Dental injuries can be caused by a variety of factors, including car accidents, sports injuries, falls, and so on. Some dental injuries are emergencies, while others can be treated later on. When you are in a dental emergency, it is essential to know what to do until you get to the emergency dental clinic.
What Is a Dental Emergency?
Dental emergencies require a quick referral to the emergency dental clinic. Although pain is the main sign of a dental emergency, it is not always accompanied by pain. Generally, dental emergency treatment aims to stop bleeding, relieve severe pain, or save the damaged tooth. Here are some examples of dental emergency:
- Severe tooth pain
- Enamel and dentin fracture
- Persistent bleeding gums
- Dislodged, or luxated tooth
- Avulsed or knocked out tooth
- Swollen face accompanied by tooth pain
- Tooth sensitivity
Keeping Calm Is the First Step!
Usually, dental emergencies happen so quickly that you are not sure what has happened. It is very important to keep calm to choose the right solution. Besides, anxiety prevents you from giving the right information to the emergency dentist, and this will negatively affect the treatment process.
What to Do in Dental Emergencies?
Usually, people are unsure about what to do in an emergency case. If you ignore the emergency dental problems, they may lead to more severe complications in the future. It can increase the risk of permanent damage. Therefore, you will need more expensive treatment later on. There are some guidelines on how to deal with dental emergencies. Here are some of them:
- Severe tooth pain:
There are some reasons for toothache, including trauma, sinus infection, accumulation of food between your teeth, sudden fracture of tooth root, and so on. According to Mayo Clinic, “Tooth decay is the primary cause of toothaches for most children and adults… The first sign of decay may be a sensation of pain when you eat something sweet, very cold or very hot. Sometimes decay will show as a brown or white spot on the tooth.”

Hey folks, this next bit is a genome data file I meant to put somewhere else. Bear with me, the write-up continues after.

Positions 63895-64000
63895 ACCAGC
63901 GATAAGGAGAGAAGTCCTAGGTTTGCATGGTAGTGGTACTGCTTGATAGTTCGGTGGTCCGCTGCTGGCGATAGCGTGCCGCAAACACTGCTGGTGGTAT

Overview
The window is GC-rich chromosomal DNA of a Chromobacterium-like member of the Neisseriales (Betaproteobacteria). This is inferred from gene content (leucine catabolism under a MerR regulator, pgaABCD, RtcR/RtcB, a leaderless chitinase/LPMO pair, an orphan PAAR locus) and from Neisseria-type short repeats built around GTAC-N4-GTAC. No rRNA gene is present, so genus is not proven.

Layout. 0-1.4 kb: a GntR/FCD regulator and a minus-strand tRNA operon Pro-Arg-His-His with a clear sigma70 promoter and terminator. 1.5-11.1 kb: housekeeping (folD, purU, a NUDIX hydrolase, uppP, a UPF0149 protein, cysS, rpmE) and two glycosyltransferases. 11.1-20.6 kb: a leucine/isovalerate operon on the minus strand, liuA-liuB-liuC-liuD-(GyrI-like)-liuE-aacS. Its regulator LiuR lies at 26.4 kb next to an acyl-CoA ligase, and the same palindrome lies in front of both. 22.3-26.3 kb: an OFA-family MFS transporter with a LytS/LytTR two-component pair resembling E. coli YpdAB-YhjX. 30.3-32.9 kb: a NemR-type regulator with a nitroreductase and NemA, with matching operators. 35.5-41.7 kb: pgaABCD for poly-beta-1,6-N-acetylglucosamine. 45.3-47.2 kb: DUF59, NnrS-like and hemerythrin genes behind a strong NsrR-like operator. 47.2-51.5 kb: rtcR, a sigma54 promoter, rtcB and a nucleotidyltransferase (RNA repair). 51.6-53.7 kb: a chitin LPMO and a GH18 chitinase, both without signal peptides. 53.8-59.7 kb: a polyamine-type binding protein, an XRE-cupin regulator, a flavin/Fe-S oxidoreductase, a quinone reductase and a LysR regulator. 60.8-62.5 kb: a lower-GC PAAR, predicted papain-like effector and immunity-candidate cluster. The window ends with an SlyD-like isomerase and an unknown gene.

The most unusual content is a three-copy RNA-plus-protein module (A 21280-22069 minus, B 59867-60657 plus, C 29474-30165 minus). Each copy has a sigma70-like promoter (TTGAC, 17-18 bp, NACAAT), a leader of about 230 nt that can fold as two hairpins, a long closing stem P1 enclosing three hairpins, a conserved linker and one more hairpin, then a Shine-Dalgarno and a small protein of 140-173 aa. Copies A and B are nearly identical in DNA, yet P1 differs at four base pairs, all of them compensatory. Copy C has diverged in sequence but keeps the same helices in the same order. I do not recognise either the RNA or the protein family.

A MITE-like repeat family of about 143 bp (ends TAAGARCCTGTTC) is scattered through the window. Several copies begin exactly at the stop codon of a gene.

In this vase, rinse your mouth with warm water. Use dental floss to remove the plaque and food particles that are trapped between your teeth. A cold compress can help you to reduce swelling and pain. Please note that you should not put crushed aspirin directly on your tooth or gum because it may burn your gum tissues. Try to refer to the emergency dental clinic in the shortest possible time.
- Chipped or broken tooth:
Find all the broken pieces and rinse them with warm water. Also, you should rinse your mouth with warm water. You can use gauze to stop bleeding.
According to East Village Dental Centre, “If you’ve chipped or broken your tooth, you need to get to a dentist as soon as possible. If you can’t get to your dentist the same day, it may still be okay to wait a day unless you are in unbearable pain or there is a lot of bleeding. If you can, call an emergency dentist as soon as you can.”
- Avulsed or knocked-out tooth:
According to Dental Clinic Toronto, “You may lose a tooth to an accident such as falling or a blow to your face. If you ever lose a permanent tooth, try to keep it in a damp environment and refer to a dental emergency clinic. If possible, pick the tooth up by the crown and place it back into the socket without touching the root. If this is not possible, place the tooth between your gums and cheek or store in milk to take it to our trusted emergency dentist office quickly.”
So you should never touch the tooth roots. It is better to reposition the tooth in its socket immediately. If milk isn’t available, your saliva is better than nothing.
In this case, time is an essential factor. If you want to save your tooth, you have to get to the emergency dental clinic within 30 minutes of the injury.
- Dislodged or luxated tooth:
Apply a cold compress on your cheek and refer to the emergency dental clinic so quickly. Taking OTC pain relievers can help reduce pain until getting to the emergency dental clinic.